By AMY NICHOLSON
By ALAN SCHERSTUHL
By CAROLINA DEL BUSTO
By AMY NICHOLSON
By STEPHANIE ZACHAREK
By R. Scott Moxley
Wartime politics are mostly backdrop in Timothy Linh Bui's new film, Green Dragon, which tells the story of the first wave of Vietnamese refugees who arrived at Camp Pendleton as Saigon was about to fall in April 1975.
"I'm not political," confesses the indie filmmaker, a Vietnamese-American who belongs to a generation that has basically little or no firsthand experience of the war. Bui was just five when he arrived at an Arizona resettlement camp, and having visited his homeland, he reminds Americans that "Vietnam is a country, not a war." "Vietnam has moved on," he says.
As a result, Green Dragon, which opens the 2001 Los Angeles Asian Pacific Film and Video Festival on Thursday, May 17, does not dwell on the Byzantine Saigon politics that were transplanted to America in the aftermath of the war nor the recriminations that circulated in the camps. It's the human relationships that Bui's film highlights, especially the close bond that develops between Addie (veteran actor Forest Whitaker) and five-year-old Minh Pham (Trung Nugyen). Addie, a painter and a volunteer cook at the camp, becomes Minh's mentor, encouraging the kid to paint while sketching the boy. Bui's attention to his young character embodies his film's message: it's the future that matters, not the past.
Don't confuse Timothy Linh Bui with younger brother Tony, who directed the first Vietnam-USA joint production, Three Seasons. The brothers co-wrote the screenplays for Three Seasons and Green Dragon, and both films are cinematic attempts to trace their roots.
Some 50,000 refugees camped out on the desertlike expanse of Camp Pendleton in the mid-1970s. They stayed there for up to six months before being "sponsored out" by American families; most eventually settled in Westminster's Little Saigon. As Timothy Bui put it, there would be no Little Saigon without Camp Pendleton.
Named after the mythical animal depicted on a mural painted by Addie at the camp, Green Dragon was shot entirely on the base, with tents and remodeled Quonset huts. The film's star is Don Duong (pronounced Zuong), who was also the lead in Three Seasons. In Dragon, Duong plays Tai Tran, who goes from U.S. Army translator to resettlement-camp manager under Marine Corps Staff Sergeant Jim Lance (Patrick Swayze). Duong is a Vietnamese national who pulls off the role despite the fact that he learned English just last year in a two-month crash course.
Tran falls in love with Thuy Hoa (Hiep Thi Le of Bugis Streetand Heaven and Earth fame), a diminutive woman with a Cheshire-cat grin who lashes out at Lance after her father commits suicide. It's one of the film's few political scenes, Hoa blaming Lance (and, by extension, the U.S.) for "abandoning" South Vietnam. Lance is a stand-in for the U.S. war effort, and like the nation, he has his own demons: he successfully urged his younger brother to enlist, only to realize after his death that his sibling didn't want to go. Now he hopes to make amends by painlessly resettling the refugees.
After Lance takes Tran on a supermarket-shopping trip outside the camp, the refugee comes back wild-eyed. He tells his fellow countrymen he has seen the future: "rows and rows" of neatly arranged houses (Irvine?) and the cornucopia of groceries available in the supermarket. Don't be afraid of what's outside, he counsels them. But Bui doesn't show the supermarket trip itself because, he says, he wanted to capture the reaction of the other refugees to the tale. It's a vision of America that sustained those who built Little Saigon. Having lost their homeland, they conjured up an America full of opportunity.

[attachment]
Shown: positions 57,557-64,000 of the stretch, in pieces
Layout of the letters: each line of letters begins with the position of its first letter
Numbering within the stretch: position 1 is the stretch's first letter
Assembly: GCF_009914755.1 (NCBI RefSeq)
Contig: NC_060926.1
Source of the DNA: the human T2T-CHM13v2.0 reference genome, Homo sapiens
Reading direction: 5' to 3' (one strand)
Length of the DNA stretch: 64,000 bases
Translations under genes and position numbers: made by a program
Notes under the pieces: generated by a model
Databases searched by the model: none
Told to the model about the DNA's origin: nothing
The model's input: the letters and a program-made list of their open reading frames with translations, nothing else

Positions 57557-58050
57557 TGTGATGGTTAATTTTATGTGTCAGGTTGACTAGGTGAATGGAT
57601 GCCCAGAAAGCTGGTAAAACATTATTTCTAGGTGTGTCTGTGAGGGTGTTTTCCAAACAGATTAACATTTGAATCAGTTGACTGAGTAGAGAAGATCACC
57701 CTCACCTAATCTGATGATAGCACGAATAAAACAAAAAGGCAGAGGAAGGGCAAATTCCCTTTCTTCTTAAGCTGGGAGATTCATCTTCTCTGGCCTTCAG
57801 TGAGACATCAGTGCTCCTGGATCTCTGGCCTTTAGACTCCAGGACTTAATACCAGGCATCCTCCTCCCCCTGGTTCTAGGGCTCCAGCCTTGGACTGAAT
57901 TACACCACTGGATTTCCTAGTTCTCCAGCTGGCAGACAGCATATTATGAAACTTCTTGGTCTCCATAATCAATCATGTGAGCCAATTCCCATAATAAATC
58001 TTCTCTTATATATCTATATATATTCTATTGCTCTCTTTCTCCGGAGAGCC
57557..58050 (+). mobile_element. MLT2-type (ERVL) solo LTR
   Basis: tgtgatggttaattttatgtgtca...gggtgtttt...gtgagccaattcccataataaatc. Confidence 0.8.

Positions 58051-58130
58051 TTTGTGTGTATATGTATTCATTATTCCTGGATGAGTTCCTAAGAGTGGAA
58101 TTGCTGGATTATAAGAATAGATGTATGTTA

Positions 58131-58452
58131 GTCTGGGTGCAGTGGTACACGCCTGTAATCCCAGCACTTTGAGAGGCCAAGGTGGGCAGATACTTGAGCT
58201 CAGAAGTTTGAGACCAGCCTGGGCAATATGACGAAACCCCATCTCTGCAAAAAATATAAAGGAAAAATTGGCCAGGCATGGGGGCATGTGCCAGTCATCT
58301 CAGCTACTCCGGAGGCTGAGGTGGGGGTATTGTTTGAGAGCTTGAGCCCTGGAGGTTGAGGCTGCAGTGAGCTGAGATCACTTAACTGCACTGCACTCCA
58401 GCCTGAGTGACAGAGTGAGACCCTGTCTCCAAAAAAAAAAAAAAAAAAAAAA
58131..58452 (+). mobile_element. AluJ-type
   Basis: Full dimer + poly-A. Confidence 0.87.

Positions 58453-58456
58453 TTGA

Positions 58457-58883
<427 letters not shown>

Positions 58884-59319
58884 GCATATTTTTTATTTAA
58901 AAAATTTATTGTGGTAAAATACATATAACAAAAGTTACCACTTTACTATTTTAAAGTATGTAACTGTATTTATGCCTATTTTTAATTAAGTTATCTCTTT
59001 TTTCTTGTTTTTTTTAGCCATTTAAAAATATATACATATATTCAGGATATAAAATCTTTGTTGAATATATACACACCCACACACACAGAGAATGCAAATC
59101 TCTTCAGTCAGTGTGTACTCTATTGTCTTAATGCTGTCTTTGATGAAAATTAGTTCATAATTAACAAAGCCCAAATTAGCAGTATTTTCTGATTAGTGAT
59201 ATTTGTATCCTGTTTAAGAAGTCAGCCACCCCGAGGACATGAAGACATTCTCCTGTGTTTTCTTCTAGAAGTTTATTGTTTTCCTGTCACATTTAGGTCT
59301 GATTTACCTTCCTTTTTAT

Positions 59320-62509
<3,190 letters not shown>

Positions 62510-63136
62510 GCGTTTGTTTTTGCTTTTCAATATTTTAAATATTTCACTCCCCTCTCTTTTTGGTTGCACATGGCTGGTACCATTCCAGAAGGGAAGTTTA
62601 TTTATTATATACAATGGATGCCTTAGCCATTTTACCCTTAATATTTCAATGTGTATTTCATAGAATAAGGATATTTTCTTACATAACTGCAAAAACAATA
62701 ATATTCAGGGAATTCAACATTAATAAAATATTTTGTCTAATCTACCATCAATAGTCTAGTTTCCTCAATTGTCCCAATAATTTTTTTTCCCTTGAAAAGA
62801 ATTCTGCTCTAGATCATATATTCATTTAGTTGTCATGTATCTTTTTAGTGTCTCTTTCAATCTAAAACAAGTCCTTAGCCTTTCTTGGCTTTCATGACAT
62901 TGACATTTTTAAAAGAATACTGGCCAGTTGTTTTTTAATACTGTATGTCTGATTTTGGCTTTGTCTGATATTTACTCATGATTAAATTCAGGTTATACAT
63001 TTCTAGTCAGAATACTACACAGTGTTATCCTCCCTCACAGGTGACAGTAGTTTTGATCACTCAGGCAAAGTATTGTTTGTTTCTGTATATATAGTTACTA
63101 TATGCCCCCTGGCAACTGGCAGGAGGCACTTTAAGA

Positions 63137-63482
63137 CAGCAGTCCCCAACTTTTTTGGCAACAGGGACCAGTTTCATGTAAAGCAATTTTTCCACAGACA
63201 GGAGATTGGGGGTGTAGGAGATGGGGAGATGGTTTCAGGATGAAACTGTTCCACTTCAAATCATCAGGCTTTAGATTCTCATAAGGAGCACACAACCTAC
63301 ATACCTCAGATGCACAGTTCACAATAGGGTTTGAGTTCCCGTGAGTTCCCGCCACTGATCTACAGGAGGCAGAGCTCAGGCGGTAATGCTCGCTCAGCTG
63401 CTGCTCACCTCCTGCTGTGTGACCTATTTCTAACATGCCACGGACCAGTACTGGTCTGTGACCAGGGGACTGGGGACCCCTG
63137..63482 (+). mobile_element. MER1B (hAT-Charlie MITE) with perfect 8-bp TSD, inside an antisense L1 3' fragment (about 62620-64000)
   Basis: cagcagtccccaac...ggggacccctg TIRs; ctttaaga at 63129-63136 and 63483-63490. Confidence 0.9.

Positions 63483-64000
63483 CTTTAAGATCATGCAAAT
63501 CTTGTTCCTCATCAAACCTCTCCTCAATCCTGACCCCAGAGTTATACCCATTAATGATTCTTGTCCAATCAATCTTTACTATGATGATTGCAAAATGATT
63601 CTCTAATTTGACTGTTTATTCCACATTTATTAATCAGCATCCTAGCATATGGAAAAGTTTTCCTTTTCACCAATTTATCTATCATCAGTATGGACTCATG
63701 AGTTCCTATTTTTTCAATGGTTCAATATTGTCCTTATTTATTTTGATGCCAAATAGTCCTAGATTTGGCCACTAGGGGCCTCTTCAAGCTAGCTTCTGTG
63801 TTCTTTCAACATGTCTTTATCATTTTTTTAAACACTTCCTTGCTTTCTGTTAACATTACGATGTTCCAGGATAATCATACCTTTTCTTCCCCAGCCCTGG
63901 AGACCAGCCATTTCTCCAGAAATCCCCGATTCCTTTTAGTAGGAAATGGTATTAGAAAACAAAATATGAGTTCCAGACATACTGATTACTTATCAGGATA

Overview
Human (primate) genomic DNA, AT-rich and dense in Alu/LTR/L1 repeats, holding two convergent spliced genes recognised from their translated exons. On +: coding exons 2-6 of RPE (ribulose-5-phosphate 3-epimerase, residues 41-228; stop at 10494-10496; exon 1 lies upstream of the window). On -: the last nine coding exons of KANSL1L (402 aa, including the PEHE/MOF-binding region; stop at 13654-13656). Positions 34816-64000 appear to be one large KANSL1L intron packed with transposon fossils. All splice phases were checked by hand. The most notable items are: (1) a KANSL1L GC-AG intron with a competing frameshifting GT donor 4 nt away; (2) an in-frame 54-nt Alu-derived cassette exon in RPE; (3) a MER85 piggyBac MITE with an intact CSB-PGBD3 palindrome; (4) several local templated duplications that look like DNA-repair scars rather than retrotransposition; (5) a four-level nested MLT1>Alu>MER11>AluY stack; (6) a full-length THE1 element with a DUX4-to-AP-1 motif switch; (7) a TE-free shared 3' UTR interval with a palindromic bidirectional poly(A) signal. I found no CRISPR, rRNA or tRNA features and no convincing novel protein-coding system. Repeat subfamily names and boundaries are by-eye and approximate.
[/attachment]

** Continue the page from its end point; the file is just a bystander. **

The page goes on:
Two other festival offerings have Orange County ties. In Rod Pulido's The Flip Side, UC Irvine senior Verwin Gatpandan plays college-kid Darius, who is obsessed with his Filipino roots, walks around wrapped in a loincloth, and speaks Tagalog at the dinner table. His father, Mr. Delacruz (played by Abe Pagtama), thinks that Kababayan, the campus organization Darius has joined, is a "crazy radical" group for lobbying the campus administration to provide Tagalog classes. Darius' sister, Marivic (Ronalee Par), just wants a nose job so she can look white. Meanwhile, younger brother David (Jose Saenz) is an NBA fanatic who hangs from railings in an effort to stretch himself. David, who disdains his Filipino past, is, according to Marivic, a "nigger wannabe" (or "African-American wannabe," as the PC Darius corrects his sister). Add Pulido's real mother, Ester, as the teens' mother and grandfather Lolo (Peping Baclig), a Bataan Death March survivor, and you have the ingredients for a hilarious comedy. Pulido shot the entire film in 16 mm black-and-white to indict an entertainment culture that relegates Asians to virtual invisibility.
UCI film studies professor Fatimah Tobing Rony's short film Everything In Between explores the relationship between Michael (Burt Bulos), who is gay, and the straight Rosa (Sierra Knolle), a fashion designer who adores the late Hollywood star Anna May Wong. It's set in the flashy confines of queer Asian dance clubs in Los Angeles, with scenes reminiscent of Wong Kar Wai's frenetic pace.
Green Dragon and The Flip Side screen at the Director's Guild of America, 7920 Sunset Blvd., Los Angeles, (213) 680-3700. www.vconline.org. Green Dragon: Thurs., May 17, 7:30 p.m.; The Flip Side: May 19, 7 p.m. everything in between screens at Ed Gould Plaza, 1125 N. Mccadden Place, Los Angeles. May 21, 8 p.m. $6.50-$8.50 per screening; $25-$50 for the entire festival; $30-$100 for opening-night gala (includesGreen Dragon screening); Timothy Linh Bui is interviewed by Daniel C. Tsang on Subversity. KUCI FM 88.9 and www.kuci.org. Tues., 4 p.m.
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